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Noveller, "Desert Fires"

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cover image Guitar has long been a male dominated instrument. For as long as Les Paul strapped electronics to the supposed heartbeat of rock and roll, it has been considered an extension of the male psyche; a supercilious sex organ meant to lure women. Yet, as time unfolds and sexual and musical roles are consistently redefined, the guitar has become something of a throwaway. It's a one-trick pony that has been rendered impotent by a swatch of talented femme fetales who have transformed the male extension into a tool of progress. The sinewy manipulations of Sarah Lipstate (AKA Noveller) continue to re-imagine the guitar. Desert Fires, Lipstate's proper sophomore release, not only goes so far as to erase gender boundaries, it casts guitar in a light so few have been able to achieve throughout the instrument's storied history.


Desert Fires - Noveller

Beginning with the haunting, oddly still "Almost Alright," Lipstate carves out a new path for her Noveller ethos. Always mindful about excessive manipulations, those distorted moments of drone and melody are scaled back even further as Sarah's confidence blossoms in her playing skills. Each repeated strum is more fragile than the next as an e-bowed swoon sweeps across the arid landscape. The stripping down of guitar to its essence remains at the heart of Desert Fires. "Toothnest," dedicated to friend and visual collaborator Chris Habib, is no more complicated than the repetitious notes that bounce above the monochromatic growl stretching across the piece's until Lipstate's piercing guitar bends grab it like ravenous incisors, ripping the flesh from the bone. It's a pattern repeated by follow-up, "Three Windows Facing Three Doors," and yet the differences in delivery and sound continue to startle.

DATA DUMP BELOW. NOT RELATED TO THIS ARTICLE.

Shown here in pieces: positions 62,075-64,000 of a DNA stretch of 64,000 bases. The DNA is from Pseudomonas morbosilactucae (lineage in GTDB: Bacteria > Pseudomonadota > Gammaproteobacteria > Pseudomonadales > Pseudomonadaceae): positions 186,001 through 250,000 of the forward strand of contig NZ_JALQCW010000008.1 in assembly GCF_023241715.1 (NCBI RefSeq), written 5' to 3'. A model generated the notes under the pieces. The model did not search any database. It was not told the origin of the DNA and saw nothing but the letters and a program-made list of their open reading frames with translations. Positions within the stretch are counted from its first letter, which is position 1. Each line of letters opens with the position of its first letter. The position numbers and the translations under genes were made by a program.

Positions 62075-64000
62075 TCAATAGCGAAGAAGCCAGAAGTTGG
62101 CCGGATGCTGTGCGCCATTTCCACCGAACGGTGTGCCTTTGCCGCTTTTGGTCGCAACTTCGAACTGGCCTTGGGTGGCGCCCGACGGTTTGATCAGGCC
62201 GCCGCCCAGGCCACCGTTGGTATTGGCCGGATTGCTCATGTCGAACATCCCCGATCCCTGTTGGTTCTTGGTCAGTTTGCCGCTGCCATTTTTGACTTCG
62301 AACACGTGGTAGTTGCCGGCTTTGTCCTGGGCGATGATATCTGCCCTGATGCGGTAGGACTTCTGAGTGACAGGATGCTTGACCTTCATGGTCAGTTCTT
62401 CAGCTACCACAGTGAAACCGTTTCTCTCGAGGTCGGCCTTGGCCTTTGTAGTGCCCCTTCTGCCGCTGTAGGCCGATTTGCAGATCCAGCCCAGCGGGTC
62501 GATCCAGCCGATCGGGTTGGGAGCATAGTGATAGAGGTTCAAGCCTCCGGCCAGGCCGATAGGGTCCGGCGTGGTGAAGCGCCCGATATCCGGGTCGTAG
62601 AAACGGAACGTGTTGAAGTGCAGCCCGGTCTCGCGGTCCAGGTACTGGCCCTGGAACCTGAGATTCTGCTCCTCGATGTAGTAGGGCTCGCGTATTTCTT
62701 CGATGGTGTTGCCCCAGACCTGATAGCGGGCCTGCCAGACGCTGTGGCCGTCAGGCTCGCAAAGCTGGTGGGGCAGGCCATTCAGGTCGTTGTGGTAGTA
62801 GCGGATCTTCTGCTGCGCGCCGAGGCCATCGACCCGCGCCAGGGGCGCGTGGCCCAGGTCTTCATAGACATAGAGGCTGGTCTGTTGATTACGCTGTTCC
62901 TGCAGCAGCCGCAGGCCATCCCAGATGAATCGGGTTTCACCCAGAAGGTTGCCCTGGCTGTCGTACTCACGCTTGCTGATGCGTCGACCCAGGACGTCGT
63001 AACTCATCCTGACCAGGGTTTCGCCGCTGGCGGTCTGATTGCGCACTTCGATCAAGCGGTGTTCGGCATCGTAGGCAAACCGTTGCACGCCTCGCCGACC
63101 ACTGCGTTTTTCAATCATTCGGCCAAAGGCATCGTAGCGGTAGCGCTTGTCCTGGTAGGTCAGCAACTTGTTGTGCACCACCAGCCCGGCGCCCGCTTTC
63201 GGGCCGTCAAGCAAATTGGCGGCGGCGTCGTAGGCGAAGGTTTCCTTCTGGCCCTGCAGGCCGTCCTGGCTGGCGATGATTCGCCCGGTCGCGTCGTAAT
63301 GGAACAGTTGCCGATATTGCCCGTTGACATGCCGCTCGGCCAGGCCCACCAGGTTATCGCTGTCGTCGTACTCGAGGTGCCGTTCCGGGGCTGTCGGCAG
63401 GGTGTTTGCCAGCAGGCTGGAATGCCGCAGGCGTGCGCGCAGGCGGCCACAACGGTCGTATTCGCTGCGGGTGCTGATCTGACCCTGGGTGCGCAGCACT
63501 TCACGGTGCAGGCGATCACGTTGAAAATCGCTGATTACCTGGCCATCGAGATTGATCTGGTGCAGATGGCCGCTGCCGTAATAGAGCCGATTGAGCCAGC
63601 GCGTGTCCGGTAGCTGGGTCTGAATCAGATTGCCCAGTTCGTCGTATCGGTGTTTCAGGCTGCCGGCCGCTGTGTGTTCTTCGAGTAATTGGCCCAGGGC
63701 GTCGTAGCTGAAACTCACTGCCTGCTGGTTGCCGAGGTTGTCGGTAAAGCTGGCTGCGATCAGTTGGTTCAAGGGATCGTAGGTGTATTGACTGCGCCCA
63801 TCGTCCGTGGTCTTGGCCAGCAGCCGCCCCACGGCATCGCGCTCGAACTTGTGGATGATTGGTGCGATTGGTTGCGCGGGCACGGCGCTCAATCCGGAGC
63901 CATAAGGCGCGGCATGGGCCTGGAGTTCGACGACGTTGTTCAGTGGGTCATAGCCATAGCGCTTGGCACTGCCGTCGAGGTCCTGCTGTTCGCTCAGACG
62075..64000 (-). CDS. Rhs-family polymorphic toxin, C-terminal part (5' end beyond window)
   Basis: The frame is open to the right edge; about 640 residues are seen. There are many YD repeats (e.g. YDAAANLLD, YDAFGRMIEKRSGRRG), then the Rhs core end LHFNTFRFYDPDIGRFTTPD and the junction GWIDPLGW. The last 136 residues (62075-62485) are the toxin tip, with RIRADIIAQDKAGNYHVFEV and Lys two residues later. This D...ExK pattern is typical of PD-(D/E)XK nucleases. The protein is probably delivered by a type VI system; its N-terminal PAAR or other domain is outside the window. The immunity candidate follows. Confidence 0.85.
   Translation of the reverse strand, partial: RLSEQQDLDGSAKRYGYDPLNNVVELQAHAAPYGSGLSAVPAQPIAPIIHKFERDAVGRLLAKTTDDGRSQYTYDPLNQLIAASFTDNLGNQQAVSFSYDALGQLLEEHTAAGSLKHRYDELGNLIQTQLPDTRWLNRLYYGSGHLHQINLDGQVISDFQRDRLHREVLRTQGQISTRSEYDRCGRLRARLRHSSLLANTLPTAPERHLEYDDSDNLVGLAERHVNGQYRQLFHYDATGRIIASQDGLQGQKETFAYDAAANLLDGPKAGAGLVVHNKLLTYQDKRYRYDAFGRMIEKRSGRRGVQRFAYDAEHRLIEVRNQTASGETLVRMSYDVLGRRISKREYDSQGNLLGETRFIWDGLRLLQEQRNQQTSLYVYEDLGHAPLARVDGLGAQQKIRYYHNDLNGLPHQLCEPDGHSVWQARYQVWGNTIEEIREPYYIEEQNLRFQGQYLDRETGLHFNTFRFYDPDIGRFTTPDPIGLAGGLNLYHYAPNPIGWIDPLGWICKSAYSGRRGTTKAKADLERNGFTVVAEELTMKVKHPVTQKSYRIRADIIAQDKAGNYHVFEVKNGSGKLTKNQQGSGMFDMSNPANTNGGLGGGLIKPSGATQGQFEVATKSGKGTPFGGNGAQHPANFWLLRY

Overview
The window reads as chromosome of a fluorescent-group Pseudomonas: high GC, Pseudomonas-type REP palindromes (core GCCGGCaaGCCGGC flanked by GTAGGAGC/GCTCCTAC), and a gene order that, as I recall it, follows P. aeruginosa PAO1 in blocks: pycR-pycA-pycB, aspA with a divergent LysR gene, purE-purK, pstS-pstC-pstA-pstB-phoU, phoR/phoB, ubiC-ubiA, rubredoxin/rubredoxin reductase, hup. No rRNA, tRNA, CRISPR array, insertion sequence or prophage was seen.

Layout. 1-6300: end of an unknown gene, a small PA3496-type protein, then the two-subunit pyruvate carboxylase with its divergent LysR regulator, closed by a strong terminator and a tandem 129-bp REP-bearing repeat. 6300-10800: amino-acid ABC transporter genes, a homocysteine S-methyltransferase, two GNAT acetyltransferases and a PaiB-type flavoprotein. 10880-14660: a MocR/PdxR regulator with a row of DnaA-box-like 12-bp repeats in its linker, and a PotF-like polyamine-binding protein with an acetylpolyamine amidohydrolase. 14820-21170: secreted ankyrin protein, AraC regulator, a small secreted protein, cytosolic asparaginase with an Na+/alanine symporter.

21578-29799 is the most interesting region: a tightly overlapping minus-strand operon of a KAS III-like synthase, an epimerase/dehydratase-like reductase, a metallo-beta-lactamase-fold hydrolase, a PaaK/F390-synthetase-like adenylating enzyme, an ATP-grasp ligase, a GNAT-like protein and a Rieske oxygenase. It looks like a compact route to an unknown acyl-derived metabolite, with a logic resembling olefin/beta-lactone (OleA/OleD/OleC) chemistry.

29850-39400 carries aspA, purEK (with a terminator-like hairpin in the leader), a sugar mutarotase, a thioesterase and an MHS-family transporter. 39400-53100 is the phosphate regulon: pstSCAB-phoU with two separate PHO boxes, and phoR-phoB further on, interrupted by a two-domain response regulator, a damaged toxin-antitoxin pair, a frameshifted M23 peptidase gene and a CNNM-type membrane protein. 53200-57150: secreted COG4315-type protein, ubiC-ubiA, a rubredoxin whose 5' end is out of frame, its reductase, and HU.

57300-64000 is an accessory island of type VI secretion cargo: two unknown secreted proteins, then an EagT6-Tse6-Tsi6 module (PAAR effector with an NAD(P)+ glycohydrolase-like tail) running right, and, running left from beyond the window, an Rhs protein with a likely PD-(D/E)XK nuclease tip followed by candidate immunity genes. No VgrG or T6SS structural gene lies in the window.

It may be a slow decent into minimalism but Desert Fires proves well worth the patience. Sarah Lipstate's continued evolution as an artist is most pronounced on this, her sophomore release. If there were hints to this brand of mantra cool, they have been well masked. It's not that Desert Fires is so far removed from her previous album, Red Rainbows, or her smaller releases, it's that the leap in quality and confidence is stark. Desert Fires brims with a confidence in delivery as well as style, proving that Lipstate is just as brilliant with her compositional skills as her male compatriots. More startling, this is just the beginning of a career where innovation and experimentation will continue to beguile the future Noveller aesthetic.


Last Updated on Sunday, 01 August 2010 20:55  


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